‘The night’ he calls death, in the which our members are bound, and wits put by, and we may not now work any healthful thing, but shall receive joy or tormentry according to our works.
Richard Rolle: Hermit of Hampole (c. 1300-1349), The Mending of Life
Though ‘night’ is a common way of calling death, it is hardly to be conceived a night apart from its alternation with the day. In such alternation, the night is not ours, but pertains to an external order. Its personal meaning is diminished by the day opened to be dwelled by all things and people.
They dwell it not as unmoved items in a larger place, but by using the movement of the day that has just went out from the night. Because of the same alternation, every day springs from the night, not just follows it.
Since the day is populated by a moving multitude of items, our works loose themselves among them till to the point that they are not recognized as ours. Those they not cease to be our own works, the day introduced the confusion proper to any moving multitude. There is not just a link between one’s work and other’s works. They are all together. Thus, the individuality is claimed, not simply confirmed.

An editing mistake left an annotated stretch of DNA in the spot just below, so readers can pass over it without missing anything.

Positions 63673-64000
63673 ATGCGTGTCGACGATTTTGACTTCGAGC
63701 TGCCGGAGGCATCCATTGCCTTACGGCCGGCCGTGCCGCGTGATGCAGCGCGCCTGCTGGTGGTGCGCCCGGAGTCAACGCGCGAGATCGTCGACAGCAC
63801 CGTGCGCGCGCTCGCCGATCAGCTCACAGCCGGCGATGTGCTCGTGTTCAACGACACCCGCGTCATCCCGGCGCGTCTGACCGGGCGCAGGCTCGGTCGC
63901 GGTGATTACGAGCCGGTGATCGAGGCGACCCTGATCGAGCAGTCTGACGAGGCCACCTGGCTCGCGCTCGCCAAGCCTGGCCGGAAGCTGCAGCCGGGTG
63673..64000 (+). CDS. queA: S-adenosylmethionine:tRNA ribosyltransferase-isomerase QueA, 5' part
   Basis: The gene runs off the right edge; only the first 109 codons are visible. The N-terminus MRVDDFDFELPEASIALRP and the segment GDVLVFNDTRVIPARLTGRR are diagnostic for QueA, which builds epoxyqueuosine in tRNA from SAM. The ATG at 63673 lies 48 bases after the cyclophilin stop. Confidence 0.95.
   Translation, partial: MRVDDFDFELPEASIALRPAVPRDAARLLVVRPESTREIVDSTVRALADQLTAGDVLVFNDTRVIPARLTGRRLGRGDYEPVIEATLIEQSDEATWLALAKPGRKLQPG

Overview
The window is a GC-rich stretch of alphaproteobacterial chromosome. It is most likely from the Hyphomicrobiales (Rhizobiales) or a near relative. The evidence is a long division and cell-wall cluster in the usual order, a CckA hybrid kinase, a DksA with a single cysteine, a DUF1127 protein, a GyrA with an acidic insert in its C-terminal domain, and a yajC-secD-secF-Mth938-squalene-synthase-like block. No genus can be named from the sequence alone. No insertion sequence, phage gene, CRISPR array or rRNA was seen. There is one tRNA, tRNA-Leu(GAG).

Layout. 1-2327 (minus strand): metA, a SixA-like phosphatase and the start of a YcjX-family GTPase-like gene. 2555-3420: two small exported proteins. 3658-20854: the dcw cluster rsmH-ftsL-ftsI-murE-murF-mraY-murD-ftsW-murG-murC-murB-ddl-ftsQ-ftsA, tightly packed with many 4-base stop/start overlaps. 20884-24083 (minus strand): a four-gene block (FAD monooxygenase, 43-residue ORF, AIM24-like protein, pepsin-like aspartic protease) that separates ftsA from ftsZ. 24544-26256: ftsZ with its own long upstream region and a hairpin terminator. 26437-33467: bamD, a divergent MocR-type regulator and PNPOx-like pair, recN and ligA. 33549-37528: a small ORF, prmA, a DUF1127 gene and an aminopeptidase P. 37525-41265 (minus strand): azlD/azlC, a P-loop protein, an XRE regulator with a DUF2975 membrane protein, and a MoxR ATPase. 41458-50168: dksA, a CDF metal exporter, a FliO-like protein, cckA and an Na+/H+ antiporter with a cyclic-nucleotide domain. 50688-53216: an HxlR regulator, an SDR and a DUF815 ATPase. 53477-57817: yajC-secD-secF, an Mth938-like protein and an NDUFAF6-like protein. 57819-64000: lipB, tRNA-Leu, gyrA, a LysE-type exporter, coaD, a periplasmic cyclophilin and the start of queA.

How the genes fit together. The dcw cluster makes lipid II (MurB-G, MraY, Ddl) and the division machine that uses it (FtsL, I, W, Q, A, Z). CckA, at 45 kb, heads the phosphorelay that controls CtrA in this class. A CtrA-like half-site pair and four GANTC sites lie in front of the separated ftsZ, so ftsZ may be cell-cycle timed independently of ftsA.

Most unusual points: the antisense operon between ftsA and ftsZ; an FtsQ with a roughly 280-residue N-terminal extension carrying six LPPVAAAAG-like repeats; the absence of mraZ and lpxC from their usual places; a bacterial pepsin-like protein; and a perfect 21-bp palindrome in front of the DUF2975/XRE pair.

From this reason, the claim of individuality slips away in excessive forms of expression. There are cast out not only other’s works, but also one’s own works. Thus, we have the tendency of separating thought from feelings, thought from words, and so on, even if they usually are found in an indistinct unity.
From this point of view, night as a simile of death reveals the most important unity constituted by a person: that between his moving members and thoughts or ‘wits’.
Night or death shows them as together in a now strictly personal possession. Since they are unmoved, they cannot be anymore confused and claimed apart in order to support an individual position.
Moreover, night as death discovers that both of them were together in the day time, too, when they could initiate works.
The belief in an eternal life of ‘joy’ or ‘tormentry’ is supposed to help us to adequate our works to divine laws. Beside such belief, there remains the possibility of expressing our individuality through works, and not anymore by a spoken claim.
And any personal work uses members and wits indistinctly.